I wanted to run a script on a remote machine. The simple solution is this:
ssh remote1 some-script
This works until the remote script doesn't want to connect to another remote machine (
remote2) which requires interactive authentication, like tis one (
remote2 is only reachable through
remote1 in this case):
ssh remote1 "ssh remote2 some-script"
The solution for the problem is to use the
-t option for ssh.
ssh -t remote1 "ssh remote2 some-script"
This works, but I get probems in case I use this (where
some-script may execute further ssh commands):
ssh -t remote1 some-script
I found that some environment variables are not set which are set when I don't use the
-t option. These envrionment variables are set in scripts from
/etc/profile.d. I guess that these scripts are not run for some reason if using the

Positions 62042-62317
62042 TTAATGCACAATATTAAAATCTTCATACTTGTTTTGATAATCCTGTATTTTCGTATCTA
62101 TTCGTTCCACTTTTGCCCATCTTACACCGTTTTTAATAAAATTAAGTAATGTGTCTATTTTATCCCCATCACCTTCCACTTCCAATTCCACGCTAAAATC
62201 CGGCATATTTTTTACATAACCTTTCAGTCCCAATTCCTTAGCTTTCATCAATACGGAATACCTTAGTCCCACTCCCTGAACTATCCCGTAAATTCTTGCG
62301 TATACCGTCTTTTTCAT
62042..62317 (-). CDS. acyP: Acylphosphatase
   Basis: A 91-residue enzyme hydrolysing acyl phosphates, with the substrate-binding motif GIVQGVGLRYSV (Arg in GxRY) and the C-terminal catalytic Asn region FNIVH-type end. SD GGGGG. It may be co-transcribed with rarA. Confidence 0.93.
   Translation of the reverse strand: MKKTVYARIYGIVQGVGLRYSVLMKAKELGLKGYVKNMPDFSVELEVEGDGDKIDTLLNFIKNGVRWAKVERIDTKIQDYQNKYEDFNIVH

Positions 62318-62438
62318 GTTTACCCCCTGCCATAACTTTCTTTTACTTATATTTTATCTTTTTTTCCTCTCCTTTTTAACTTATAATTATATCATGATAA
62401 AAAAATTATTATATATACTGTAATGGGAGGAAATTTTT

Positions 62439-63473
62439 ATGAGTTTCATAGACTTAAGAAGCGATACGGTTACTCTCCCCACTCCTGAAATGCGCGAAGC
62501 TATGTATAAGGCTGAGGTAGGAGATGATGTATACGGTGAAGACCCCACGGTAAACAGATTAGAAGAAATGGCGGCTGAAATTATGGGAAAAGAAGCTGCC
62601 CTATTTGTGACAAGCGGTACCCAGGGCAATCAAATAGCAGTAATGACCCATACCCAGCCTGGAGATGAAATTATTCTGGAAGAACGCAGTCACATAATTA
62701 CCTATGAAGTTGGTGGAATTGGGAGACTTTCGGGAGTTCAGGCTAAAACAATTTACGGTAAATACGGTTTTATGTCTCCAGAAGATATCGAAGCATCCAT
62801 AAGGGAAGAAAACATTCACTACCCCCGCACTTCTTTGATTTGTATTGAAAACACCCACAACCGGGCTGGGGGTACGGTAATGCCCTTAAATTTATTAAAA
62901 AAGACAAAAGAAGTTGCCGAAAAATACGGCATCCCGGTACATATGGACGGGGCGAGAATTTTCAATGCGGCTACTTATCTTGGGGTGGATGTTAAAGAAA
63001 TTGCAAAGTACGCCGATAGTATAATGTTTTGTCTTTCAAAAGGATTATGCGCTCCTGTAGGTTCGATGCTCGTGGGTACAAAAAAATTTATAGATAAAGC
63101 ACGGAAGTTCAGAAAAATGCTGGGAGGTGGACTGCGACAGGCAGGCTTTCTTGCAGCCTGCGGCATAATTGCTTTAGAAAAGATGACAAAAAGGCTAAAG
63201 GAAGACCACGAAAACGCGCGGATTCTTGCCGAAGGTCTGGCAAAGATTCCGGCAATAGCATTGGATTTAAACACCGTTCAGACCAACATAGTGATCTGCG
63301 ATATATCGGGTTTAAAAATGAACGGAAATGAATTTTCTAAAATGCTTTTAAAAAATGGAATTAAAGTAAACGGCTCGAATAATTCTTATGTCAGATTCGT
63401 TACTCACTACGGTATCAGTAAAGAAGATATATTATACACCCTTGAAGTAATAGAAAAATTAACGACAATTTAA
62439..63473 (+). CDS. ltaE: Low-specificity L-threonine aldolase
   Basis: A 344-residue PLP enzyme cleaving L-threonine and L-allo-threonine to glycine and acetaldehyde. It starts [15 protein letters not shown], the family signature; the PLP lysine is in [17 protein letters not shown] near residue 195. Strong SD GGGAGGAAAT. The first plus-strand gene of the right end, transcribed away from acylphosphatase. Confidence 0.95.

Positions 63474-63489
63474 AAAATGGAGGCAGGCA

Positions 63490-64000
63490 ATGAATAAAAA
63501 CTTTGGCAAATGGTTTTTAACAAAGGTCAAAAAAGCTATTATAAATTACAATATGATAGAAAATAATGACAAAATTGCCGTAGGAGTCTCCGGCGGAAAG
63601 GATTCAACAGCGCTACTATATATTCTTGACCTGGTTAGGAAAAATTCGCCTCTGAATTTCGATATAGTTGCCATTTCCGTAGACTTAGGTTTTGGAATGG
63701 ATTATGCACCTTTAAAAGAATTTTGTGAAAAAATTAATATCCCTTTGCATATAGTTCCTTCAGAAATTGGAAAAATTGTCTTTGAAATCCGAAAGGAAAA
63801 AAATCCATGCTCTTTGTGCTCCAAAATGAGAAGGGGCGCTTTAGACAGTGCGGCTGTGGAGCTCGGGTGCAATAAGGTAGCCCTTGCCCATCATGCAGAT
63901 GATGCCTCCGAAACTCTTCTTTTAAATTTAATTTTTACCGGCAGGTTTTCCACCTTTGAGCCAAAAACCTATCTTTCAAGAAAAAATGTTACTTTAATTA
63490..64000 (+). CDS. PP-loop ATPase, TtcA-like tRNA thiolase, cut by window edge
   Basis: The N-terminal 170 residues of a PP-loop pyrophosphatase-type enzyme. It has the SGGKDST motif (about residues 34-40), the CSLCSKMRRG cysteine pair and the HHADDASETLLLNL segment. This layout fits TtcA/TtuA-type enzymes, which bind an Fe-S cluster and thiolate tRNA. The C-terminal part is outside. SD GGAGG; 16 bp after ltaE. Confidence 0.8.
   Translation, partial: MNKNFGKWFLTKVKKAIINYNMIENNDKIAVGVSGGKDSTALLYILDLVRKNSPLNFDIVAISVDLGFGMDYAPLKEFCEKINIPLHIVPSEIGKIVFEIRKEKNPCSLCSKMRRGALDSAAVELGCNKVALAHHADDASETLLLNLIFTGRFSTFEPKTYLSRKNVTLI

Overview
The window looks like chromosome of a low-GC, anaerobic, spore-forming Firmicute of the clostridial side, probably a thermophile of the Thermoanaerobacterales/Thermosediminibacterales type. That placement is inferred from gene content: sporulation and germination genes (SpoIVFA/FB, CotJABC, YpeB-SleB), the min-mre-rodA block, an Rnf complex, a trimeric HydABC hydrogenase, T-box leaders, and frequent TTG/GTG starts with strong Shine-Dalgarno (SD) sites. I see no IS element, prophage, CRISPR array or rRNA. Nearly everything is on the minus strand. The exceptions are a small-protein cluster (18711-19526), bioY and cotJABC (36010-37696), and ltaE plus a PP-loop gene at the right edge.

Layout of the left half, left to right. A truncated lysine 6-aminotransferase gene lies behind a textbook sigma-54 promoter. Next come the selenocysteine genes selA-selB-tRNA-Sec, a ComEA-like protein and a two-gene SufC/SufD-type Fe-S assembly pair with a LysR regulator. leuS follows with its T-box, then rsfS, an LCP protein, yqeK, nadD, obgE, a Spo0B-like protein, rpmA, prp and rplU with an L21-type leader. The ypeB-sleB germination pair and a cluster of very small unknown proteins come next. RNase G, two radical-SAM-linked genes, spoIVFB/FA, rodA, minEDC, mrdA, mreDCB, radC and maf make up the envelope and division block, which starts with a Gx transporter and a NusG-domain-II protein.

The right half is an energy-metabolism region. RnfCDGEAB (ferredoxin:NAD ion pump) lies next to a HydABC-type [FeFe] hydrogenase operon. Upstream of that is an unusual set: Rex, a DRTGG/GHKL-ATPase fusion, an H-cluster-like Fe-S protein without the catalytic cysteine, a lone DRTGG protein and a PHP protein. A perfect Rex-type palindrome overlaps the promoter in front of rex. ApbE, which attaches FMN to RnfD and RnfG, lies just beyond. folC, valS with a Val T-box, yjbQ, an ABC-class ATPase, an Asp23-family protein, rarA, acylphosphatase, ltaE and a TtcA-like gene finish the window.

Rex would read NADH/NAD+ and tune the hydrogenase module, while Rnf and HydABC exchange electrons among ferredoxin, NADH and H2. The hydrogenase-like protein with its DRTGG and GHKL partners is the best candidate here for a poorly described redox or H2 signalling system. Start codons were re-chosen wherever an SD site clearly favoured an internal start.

-t option, but are run if I don't use it.
What's the reason of this? Is there any way to work around it? I am using SUSE linux (version 10).
Edit: I did some additional research. I put some output lines to the following places:
- in one file in
~/.bash_profile(file didn't exist before)
~/.bashrc(file didn't exist before)
Then I checked several scenarios what output I get and in what order (the environment variable I checked is
ssh -t remote1:
ssh remote1 echo '$PATH': only
ssh -t remote1 echo '$PATH': no script output.
Now I really don't understand what's going on. If I run an interactive shell, everything seems to be working fine (though I find it strange that
~/.bashrc is included before
~/.bash_profile). If I start a non-interactive shell without
-t, profile scripts don't seem to run but environment variables are set. If I start a non-interactive shell with
-t, then profile scrtipts are not run and environment variables are not set. Does anyone have an explanation on this?